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    Pocket Watch with Fob Chain

    Appraised Value:

    $30,000 - $50,000

    Appraised on: August 17, 1996

    Appraised in: San Antonio, Texas

    Appraised by: Fred Nevill

    Category: Clocks & Watches

    Episode Info: Relative Riches (#1319)

    Originally Aired: November 23, 2009

    slideshow IMAGE: 1 of 1  

    More Like This:

    Form: Pocket Watch
    Material: Gold, Diamonds
    Value Range: $30,000 - $50,000

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    Appraisal Video: (3:10)


    Appraised By:

    Fred Nevill
    Metalwork & Sculpture

    Appraisal Transcript:
    GUEST: The story is that Pancho Villa killed a man in Mexico City and took the watch off of him. Then... he ended up in Alpine, Texas, where he traded this watch to Mr. Kasner for a brand-new Buick automobile. Mr. Kasner sold it to a Dr. Middlebrook from Del Rio, Texas. My father told the doctor, "If you ever want to sell that watch, please give me first chance at it." Dr. Middlebrook died several years later, and his widow called my father, and my father bought the watch. And he never would tell anybody what he paid for it. (chuckles) Now, I-I cannot, uh, I cannot prove any of this, and believe me, I've tried.

    GUEST: I understand.

    APPRAISER: Well, let's take a look at the watch

    GUEST: All right.

    APPRAISER: and talk a little bit about what could be true about the story. Um, if you examine the watch, on the dial, it does have the name of a jewelry store in Mexico City. La Esmeralda. It is from the era that it could actually be-- the story could be true.

    GUEST: Right, right.

    APPRAISER: The watch is from before the turn of the century. La Esmeralda is closed up. I had a friend in Mexico City check that out. The initials of the original owner are mounted on the case, which is 18-karat gold, in rose diamonds. And then there's a watch fob charm in 18-karat gold that matches that opens as a locket. There are no pictures left in it, which is too bad.

    GUEST: No.

    APPRAISER: Pancho Villa probably took them out. There are diamonds all the way down the chain, which is in two colors of gold. The case work is French or Swiss, and the watch movement is a Swiss chronograph, which means it has four separate dials on the front. It does moon phase, it counts off the days of the month, it has a stopwatch function that works by pushing this here. The lever here is to make it chime, which is sometimes called blind man's function. People who couldn't see could tell the time by pushing this lever and counting the chimes.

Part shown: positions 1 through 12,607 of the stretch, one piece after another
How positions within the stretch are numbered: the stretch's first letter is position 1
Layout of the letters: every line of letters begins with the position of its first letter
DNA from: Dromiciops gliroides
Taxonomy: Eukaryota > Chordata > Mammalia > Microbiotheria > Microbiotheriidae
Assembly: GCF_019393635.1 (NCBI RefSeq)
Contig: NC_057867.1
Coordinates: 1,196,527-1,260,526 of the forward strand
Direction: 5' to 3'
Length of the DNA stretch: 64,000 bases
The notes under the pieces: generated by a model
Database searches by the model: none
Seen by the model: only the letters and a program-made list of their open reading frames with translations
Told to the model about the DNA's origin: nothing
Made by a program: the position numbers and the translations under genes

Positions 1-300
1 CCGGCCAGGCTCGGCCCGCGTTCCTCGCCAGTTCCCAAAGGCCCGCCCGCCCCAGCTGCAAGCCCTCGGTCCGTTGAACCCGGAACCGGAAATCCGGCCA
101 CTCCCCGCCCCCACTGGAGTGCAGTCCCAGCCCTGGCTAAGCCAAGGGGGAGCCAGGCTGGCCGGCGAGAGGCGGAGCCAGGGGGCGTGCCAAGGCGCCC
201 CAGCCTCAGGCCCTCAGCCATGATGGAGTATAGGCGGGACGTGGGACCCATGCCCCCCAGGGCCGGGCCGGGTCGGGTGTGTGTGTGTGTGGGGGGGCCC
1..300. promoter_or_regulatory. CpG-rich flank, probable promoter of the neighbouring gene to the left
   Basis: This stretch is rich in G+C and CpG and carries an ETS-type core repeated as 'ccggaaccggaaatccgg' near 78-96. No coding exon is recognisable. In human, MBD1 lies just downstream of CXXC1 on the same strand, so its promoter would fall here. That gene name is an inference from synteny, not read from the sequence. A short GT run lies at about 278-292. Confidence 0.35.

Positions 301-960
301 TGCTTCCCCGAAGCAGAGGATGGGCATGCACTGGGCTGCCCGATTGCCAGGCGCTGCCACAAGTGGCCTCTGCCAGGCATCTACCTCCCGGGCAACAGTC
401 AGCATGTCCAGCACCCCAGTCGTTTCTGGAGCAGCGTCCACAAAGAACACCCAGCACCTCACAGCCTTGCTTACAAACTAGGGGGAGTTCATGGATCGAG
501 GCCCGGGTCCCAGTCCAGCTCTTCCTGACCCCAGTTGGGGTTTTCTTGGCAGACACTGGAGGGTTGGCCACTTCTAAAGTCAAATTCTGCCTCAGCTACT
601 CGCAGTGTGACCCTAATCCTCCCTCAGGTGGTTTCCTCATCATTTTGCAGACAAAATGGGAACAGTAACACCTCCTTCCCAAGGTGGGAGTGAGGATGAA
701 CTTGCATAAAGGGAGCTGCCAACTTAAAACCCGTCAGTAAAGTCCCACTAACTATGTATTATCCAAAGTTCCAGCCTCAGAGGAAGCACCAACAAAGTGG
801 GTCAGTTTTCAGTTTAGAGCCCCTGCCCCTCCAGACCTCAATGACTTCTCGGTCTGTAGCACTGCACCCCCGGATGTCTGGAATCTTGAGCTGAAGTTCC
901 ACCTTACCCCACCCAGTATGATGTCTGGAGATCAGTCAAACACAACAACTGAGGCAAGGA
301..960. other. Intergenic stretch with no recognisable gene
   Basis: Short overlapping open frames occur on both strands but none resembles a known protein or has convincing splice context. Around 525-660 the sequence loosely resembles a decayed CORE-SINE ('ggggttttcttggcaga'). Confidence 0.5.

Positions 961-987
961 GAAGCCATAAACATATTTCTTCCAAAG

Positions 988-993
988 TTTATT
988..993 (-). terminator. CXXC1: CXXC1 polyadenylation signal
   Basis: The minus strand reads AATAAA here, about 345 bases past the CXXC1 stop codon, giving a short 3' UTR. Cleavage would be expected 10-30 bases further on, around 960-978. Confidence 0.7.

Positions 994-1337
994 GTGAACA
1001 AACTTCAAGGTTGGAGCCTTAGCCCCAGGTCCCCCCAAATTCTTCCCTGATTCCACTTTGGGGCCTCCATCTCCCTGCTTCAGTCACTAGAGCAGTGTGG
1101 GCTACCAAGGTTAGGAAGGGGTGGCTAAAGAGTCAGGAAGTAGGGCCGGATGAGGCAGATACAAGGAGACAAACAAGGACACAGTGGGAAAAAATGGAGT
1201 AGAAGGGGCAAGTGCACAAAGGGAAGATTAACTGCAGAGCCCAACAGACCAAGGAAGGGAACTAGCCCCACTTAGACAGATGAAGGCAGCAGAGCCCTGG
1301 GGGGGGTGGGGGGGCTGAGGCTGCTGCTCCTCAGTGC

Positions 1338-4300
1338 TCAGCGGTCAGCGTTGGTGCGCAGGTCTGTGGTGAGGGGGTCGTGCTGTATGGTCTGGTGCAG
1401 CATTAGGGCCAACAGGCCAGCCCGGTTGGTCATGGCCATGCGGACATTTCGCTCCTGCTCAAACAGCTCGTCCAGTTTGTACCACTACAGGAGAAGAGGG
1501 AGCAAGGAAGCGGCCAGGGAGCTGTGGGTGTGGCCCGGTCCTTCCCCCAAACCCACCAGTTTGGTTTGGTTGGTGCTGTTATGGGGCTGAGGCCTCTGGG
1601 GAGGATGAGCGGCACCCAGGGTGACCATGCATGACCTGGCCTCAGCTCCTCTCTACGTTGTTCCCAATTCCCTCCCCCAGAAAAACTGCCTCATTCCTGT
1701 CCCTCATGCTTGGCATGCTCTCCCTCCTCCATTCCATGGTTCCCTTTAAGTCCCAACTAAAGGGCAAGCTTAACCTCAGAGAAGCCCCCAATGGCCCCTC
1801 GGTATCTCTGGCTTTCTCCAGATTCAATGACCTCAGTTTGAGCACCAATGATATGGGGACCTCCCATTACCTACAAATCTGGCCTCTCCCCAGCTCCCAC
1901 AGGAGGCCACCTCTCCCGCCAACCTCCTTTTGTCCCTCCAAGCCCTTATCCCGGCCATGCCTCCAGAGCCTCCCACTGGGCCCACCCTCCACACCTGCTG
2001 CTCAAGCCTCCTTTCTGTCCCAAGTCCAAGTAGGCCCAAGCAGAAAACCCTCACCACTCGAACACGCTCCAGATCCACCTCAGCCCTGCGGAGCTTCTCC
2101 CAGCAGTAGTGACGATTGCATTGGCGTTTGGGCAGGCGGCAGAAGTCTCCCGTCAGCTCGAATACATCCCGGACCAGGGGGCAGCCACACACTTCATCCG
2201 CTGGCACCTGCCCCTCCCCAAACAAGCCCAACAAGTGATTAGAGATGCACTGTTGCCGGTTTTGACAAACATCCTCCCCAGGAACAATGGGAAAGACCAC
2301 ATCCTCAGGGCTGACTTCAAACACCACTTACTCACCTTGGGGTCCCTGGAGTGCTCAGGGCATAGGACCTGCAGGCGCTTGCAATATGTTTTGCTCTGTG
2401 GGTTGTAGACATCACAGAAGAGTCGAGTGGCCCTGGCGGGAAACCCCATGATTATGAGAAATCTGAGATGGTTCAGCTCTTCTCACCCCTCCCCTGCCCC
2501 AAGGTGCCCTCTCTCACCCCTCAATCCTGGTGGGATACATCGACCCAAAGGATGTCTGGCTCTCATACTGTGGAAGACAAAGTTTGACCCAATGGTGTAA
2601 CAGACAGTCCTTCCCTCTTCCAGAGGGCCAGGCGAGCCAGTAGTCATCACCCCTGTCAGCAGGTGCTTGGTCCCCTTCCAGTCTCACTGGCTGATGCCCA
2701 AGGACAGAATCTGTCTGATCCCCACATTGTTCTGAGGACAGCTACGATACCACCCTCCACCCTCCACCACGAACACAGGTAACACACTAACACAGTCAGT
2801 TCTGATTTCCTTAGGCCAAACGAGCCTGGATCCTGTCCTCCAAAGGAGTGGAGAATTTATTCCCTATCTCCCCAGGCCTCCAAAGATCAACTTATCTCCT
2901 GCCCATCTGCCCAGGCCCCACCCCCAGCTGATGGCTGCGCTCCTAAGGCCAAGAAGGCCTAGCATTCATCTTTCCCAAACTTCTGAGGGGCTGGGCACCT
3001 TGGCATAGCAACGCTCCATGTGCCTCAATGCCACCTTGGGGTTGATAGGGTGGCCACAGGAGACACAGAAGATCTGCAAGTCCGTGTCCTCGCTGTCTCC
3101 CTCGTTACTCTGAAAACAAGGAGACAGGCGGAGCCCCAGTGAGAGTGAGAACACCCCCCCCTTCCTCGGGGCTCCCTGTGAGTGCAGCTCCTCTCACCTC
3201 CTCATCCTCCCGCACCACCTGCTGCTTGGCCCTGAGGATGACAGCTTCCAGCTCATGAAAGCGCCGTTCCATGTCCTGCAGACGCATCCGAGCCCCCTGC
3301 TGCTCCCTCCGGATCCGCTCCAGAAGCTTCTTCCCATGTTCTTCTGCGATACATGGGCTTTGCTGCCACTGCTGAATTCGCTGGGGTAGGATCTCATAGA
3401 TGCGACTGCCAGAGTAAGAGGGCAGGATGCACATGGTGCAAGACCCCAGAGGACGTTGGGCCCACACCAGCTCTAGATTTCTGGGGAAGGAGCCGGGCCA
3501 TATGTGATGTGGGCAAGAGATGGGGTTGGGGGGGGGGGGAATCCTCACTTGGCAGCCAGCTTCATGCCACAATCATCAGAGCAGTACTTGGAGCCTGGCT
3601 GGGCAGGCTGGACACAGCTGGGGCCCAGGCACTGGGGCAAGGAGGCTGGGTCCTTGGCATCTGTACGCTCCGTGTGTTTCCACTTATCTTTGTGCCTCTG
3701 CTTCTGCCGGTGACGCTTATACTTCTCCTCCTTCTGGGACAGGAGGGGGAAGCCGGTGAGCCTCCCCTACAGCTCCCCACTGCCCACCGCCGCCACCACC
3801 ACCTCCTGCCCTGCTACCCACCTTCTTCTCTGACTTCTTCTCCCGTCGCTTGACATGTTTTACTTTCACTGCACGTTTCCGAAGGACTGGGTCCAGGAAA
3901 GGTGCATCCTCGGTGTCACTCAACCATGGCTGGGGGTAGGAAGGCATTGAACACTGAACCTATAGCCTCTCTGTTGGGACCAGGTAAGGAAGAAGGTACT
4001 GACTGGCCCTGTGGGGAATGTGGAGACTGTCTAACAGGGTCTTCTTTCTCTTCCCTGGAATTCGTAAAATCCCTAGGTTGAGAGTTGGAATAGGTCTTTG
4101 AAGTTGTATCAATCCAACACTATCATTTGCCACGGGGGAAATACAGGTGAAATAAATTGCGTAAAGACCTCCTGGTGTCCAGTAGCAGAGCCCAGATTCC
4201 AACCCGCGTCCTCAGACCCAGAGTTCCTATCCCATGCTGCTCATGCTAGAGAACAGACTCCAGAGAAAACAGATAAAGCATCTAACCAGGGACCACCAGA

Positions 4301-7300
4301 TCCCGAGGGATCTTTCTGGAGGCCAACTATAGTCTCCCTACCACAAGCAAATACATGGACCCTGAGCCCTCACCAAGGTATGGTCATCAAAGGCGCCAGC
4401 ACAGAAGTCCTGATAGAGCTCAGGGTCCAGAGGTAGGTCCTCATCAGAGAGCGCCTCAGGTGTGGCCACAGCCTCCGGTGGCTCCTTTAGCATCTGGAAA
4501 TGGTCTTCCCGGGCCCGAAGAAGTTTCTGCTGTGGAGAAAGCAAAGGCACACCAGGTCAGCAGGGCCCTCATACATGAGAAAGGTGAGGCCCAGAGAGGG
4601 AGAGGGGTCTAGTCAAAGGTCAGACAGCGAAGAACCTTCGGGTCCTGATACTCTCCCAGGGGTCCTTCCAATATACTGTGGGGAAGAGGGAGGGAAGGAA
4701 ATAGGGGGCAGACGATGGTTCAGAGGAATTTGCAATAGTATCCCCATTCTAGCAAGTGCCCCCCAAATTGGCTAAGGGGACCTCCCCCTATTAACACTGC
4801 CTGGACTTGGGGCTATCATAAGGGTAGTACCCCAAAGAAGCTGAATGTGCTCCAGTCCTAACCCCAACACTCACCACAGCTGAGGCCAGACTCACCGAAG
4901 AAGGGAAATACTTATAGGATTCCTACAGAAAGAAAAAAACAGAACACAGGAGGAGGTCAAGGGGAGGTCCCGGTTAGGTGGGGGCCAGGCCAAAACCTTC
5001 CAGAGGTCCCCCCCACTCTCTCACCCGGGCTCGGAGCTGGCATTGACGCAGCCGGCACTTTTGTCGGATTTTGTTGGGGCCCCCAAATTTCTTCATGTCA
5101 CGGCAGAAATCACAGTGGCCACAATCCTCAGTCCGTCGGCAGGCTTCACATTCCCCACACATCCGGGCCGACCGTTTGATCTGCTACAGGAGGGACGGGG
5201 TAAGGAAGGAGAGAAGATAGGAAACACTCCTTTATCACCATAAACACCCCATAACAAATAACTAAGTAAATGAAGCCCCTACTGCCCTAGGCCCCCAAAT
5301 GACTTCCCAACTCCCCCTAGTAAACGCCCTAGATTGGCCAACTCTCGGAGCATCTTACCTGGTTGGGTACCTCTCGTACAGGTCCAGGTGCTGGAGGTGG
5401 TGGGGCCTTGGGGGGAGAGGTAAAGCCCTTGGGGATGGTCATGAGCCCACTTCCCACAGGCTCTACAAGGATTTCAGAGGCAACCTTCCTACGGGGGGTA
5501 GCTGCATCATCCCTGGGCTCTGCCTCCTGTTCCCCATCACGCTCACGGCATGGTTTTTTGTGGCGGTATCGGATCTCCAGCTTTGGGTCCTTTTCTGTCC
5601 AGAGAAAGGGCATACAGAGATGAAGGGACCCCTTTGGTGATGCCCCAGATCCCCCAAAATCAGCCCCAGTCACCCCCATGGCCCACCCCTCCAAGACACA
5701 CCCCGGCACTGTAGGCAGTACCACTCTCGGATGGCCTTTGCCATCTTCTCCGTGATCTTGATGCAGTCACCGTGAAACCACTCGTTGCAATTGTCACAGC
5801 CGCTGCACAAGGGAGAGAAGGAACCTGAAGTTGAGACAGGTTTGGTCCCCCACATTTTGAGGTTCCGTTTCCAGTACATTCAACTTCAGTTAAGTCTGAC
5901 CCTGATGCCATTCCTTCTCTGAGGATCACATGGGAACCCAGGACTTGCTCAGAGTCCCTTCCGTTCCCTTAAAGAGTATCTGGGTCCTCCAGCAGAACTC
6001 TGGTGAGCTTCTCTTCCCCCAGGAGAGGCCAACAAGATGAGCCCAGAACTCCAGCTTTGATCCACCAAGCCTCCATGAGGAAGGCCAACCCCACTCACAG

GUEST: Oh, how interesting.

    APPRAISER: Um, let me... It is a separate little spring that makes it ding. (quiet chiming) Faintly, faintly hear it.

    GUEST: I love to hear that.

    APPRAISER: It's considered a very, very complicated watch, because each dial has to have a separate part of the watch movement. Uh, it's enhanced by the fact that the materials in it are very, very high quality and that the chain and-and fob match the watch and are original to it. Uh, would you have a guess as to how much this watch might be worth in today's market?

    GUEST: No idea. That's-that's, uh, that's what I'm doing here.

    APPRAISER: Uh, somewhere between $30,000 and $50,000. It's magnificent.

    GUEST: Would it be worth more if I could prove the story?

    APPRAISER: Definitely, definitely.

    GUEST: That's what I thought. I've tried.

    APPRAISER: But it is possible from the serial number of the watch to find out for whom it was originally ordered and then trace the story back that way.

    GUEST: Well, that'll be a nice job for you, Fred.

    APPRAISER: Take some time.

    GUEST: (chuckles): Yeah.

    APPRAISER: Thank you very much for coming to show it to us. It's a fabulous watch.

    GUEST: Thank you. Thank you, everybody. Thank you, everybody. It was fun.

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